With the issue bubbling under the surface, former BET News anchor Ed Gordon takes a deep dive into reparations on the next episode of Black in America, which airs April 2 across BET and CBS platforms.

Majority White Legislatures Taking Control Of Predominantly Black Cities In Emerging Pattern

Earlier this month, a group of angry but peaceful protesters gathered near Capitol Hill after a Republican-led effort in Congress nullified Washington, D.C.’s criminal code reform bill.

Many of the activists were part of the Hands Off DC coalition of more than 50 organizations that demand autonomy for the district and advocate for a range of other issues, including voting rights and criminal justice reform.

“Congress overturning the bill and Biden allowing that to happen have set a dangerous precedent when it comes to justice and safety in D.C., and specifically, Black self-governance for D.C. And now they're trying to overturn another law, which is a police reform bill,” Makia Green, a co-founder of the social justice group Harriet’s Wildest Dreams, told BET.com...

Justice Department Adjusts Longstanding Drug Policy On Crack, Powder Cocaine To End Racial Disparities

For decades, civil rights activists have demanded an end to the sentencing disparity between crack and powder cocaine that have targeted the Black community for mass incarceration in the so-called War on Drugs.

A recent Department of Justice announcement could signal a turning point as Senate lawmakers try to hammer out a deal to ensure a permanent change.

In a memo, Attorney General Merrick Garland instructed federal prosecutors on Friday (Dec. 16) to end charging and sentencing disparities in cases involving crack and powder cocaine.

A New Focus On Africa: 3 Takeaways From The US-Africa Leadership SummitTube

The Biden Administration hosted 49 African leaders for a three-day summit in Washington D.C. that began on Dec. 13. President Joe Biden told the delegates that America “is all in on Africa’s future,” signaling a renewed interest in Africa as the United States competes with China across the continent.

It has been eight years since former President Barack Obama organized the first U.S.-Africa summit. The three-day gathering in the nation’s capital was the largest event that any U.S. president held with African leaders...

Biden Signs Landmark Respect For Marriage Act To Protect Same-Sex, Interracial Marriage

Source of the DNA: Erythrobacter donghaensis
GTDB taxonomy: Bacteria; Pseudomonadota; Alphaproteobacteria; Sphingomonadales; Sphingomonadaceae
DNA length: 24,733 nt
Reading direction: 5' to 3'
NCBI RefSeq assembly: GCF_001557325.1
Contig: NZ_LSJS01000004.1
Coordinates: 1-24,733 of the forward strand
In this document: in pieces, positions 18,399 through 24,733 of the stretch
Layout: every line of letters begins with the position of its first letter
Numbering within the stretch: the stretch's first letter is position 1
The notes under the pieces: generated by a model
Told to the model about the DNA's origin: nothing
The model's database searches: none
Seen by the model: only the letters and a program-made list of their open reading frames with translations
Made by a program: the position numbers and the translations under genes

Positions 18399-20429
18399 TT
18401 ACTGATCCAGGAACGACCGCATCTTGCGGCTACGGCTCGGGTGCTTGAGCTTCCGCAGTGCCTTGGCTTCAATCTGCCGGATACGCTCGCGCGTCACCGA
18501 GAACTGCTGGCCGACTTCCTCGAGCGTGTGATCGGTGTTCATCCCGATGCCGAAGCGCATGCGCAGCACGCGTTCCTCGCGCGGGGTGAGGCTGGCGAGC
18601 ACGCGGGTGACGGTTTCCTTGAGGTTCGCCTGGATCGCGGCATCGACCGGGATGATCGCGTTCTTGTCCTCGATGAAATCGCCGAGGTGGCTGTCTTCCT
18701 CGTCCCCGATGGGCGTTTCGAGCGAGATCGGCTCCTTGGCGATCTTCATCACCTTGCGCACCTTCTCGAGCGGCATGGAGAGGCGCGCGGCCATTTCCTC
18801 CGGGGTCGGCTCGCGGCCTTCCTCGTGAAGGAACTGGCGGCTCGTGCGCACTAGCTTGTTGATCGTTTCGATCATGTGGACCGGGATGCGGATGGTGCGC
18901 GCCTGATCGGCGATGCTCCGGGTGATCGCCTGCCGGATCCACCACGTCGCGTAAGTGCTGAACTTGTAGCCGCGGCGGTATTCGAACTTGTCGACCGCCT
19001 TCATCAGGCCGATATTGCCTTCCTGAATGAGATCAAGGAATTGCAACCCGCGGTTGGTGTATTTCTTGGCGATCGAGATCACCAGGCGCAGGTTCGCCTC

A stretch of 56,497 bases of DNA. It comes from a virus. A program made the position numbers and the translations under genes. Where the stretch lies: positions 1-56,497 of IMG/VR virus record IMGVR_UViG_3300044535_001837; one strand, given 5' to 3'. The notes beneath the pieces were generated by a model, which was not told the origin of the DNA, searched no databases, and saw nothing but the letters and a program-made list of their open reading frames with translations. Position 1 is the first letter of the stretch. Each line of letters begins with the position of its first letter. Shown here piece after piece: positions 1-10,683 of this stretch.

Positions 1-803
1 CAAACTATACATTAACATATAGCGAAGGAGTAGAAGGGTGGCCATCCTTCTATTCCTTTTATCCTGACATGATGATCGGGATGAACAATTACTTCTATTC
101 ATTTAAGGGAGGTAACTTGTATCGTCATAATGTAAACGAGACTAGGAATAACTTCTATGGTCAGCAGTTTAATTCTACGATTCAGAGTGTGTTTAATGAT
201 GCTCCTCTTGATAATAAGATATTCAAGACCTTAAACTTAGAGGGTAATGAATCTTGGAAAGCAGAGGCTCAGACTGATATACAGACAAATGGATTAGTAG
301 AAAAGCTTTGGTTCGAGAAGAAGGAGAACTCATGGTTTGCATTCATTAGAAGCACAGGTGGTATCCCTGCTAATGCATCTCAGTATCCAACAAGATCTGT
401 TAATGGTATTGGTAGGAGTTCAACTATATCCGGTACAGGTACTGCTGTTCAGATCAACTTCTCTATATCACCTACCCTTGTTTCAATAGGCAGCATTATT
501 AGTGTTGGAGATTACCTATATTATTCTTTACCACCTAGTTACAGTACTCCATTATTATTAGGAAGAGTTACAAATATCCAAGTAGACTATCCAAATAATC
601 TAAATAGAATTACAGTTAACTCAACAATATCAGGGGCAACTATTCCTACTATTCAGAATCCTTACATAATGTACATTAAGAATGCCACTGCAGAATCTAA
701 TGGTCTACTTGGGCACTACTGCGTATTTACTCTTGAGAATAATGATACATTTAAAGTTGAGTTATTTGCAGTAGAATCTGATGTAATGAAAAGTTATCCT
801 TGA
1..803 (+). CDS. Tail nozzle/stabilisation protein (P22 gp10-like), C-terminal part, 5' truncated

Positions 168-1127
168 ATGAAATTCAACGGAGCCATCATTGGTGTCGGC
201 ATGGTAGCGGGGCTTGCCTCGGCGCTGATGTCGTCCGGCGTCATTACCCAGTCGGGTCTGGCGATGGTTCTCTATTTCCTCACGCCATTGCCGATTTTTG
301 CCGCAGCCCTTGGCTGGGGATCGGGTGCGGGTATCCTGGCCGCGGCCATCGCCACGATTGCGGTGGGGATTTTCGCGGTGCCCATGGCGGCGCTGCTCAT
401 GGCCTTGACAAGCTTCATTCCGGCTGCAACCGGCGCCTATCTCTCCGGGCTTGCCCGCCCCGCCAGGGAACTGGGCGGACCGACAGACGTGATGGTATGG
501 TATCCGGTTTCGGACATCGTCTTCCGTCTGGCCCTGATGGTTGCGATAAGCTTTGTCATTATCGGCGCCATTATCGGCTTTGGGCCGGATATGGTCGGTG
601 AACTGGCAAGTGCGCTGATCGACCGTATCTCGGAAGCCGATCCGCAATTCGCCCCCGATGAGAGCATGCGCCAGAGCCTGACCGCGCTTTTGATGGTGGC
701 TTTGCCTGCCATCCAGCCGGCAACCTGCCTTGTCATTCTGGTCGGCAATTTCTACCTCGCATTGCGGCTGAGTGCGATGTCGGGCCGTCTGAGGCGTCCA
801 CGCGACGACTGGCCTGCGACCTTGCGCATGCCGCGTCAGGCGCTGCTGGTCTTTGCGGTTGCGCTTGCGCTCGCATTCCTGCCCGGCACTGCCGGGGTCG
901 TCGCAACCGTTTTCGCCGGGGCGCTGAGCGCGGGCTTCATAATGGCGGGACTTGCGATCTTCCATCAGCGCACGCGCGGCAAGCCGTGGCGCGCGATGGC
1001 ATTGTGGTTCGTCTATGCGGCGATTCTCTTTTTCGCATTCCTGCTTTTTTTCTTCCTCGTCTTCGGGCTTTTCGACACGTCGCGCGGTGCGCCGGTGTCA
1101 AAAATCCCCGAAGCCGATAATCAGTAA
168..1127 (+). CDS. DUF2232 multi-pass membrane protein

President Joe Biden signed the Respect for Marriage Act into law at a White House ceremony on Tuesday (Dec. 13). The landmark legislation enshrines marriage equality into federal law, codifying protections for same-sex and interracial couples.

“Deciding whether to marry, who to marry is one of the most profound decisions a person can make,” Biden told a large crowd of supporters gathered at the White House lawn for the signing ceremony.

He added: “I mean this with all my heart. Marriage is a simple proposition. Who do you love? And will you be loyal to that person you love? It’s not more complicated than that. The law recognizes that everyone should have a right to answer those questions for themselves without the government interference.” ...

New York Lawmakers To Renew Reparations Efforts For State Residents Who Descended From Slaves to YouTube

Over the past several years, attempts to pass federal legislation for reparations have failed repeatedly. In February, a House bill to create a commission to study reparations for Black Americans was gaining steam. But with the GOP preparing to take control of the House for at least the next two years, it appears unlikely to advance.

However, for reparations supporters, there seems to be hope. At the city level, Evanston, Ill., a Chicago suburb, in 2021 became the first city to make reparations available to Black residents...

2022 Midterm Elections: Black Georgia Voters Turning Out In High Numbers Despite New Restrictive Laws

Georgia election officials are patting themselves on the back for record turnout, so far, in the 2022 midterm election, suggesting that its wave of voting restriction laws have not suppressed the Black vote.

“As of Tuesday morning (Nov. 1), Georgia continues to break records with 1,638,286 voters casting their ballot during Early Voting, with 130,413 showing up on Monday, October 31st,”

Georgia Secretary of State Brad Raffensperger touted, adding that there were no “substantial delays” statewide, even in the metro-Atlanta area.

What’s more, Georgia Public Broadcasting reports that a higher share of Black voters and older voters have turned out in Georgia’s early voting period.

“It’s the work of our Elections Division and the county election directors that have gotten us here,” he added. “Voting in Georgia is safe, secure, and accessible – and Georgians know that.”

But voting rights groups see it differently. They do say Georgia has seen record turnout, but it’s despite the new obstacles to ballot access.